Steamboat shop supplies ski boots geared toward comfort | SteamboatToday.com

Steamboat shop supplies ski boots geared toward comfort

Steamboat Ski & Bike Kare’s Bill Kipper fits a Fischer Vacuum boot to the foot of Diane Godfrey on Friday in Steamboat Springs. The boot’s hard plastic shell is made so it can mold to a skier’s foot.

Picking your boot

John Kole, of One Stop Ski Shop in downtown Steamboat Springs, went to school to learn how to properly fit ski boots and has all the certifications to prove it.

“Custom boot fitting is equal parts art, science and love,” he said. “We just love your feet.”

He had a few tips for those looking for a proper fit.

■ Starting at the bottom: “The boot is the most important piece of equipment, and the foundation is the most important part of a good fit,” he said. He highly recommended a custom footbed, which can be molded to provide a tight fit with the base of the foot and allow for greater control and comfort. They run $175, or $99 with a boot purchased at his shop, and he said it’s worth buying a cheaper boot to afford the insole.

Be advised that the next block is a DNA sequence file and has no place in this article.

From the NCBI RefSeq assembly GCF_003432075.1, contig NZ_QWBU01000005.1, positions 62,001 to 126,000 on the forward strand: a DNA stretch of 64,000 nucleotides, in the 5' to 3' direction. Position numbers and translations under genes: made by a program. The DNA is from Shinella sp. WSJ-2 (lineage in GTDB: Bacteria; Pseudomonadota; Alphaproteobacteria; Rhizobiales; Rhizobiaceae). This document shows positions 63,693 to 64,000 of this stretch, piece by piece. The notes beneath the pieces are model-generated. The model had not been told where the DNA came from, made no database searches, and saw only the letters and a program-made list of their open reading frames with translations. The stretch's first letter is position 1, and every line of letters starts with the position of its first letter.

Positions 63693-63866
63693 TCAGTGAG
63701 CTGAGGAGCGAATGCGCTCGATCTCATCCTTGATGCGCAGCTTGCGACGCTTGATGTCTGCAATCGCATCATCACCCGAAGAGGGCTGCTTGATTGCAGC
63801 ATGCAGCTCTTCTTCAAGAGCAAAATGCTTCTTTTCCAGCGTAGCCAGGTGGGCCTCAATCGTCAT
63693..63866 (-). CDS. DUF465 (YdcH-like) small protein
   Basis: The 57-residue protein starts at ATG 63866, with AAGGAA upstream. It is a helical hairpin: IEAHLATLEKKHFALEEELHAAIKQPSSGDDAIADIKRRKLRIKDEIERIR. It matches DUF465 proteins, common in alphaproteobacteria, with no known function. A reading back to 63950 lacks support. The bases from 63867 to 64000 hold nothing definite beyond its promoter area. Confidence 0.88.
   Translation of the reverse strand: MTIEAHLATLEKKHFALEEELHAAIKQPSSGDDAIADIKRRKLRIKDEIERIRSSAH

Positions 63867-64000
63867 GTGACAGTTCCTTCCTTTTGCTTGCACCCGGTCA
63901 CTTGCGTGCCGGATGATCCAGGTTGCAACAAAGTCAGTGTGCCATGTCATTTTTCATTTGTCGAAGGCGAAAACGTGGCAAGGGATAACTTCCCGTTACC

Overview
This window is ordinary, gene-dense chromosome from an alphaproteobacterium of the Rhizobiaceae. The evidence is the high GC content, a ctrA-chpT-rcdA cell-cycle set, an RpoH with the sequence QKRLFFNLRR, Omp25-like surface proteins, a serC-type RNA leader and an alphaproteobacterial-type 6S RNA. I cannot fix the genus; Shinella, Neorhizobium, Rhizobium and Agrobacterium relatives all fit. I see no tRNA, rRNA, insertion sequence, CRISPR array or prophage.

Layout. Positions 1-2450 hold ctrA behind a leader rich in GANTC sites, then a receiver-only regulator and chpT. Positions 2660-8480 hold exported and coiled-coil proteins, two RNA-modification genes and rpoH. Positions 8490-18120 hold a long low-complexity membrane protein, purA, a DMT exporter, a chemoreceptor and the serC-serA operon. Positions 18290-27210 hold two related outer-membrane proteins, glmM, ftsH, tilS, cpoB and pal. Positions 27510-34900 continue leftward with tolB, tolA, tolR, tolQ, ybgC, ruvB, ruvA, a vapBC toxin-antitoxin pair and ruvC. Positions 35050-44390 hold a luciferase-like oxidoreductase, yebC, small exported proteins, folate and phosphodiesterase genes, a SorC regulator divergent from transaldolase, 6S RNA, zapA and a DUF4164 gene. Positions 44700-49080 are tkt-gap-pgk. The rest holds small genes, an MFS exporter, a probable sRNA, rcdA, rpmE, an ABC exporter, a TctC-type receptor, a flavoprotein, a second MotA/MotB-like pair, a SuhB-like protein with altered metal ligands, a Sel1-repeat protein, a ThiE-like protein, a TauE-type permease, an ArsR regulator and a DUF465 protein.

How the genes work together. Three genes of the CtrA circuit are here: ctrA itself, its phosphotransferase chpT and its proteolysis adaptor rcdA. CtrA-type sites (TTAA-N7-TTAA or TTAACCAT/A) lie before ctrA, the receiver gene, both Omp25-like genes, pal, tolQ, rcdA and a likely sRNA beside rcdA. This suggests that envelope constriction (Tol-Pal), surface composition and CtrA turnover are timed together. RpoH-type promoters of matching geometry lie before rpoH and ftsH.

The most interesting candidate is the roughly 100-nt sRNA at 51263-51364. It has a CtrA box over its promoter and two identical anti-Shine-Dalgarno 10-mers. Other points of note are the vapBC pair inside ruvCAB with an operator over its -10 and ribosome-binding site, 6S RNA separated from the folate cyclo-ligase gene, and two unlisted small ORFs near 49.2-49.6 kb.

■ Loosen up: Stiffness always has been the name of the game, and a good, super-tight fit still is for elite skiers or racers. For the rest of us, technology has downplayed the importance of super-stiff boots. “I often find that people buy boots above their ability level,” he said. “We don’t need that radical stiff boot the way we used to when we were on straight skis.”

■ Think back: One Stop is knocking 30 percent off in the days after Thanksgiving. That’s nothing compared to the steals often available on last season’s stock, though. Kole said that a few 2010-11 boots remain and that they’re available at a 60 percent discount.





Steamboat Ski & Bike Kare's Bill Kipper fits a Fischer Vacuum boot to the foot of Diane Godfrey on Friday in Steamboat Springs. The boot's hard plastic shell is made so it can mold to a skier's foot.
Joel Reichenberger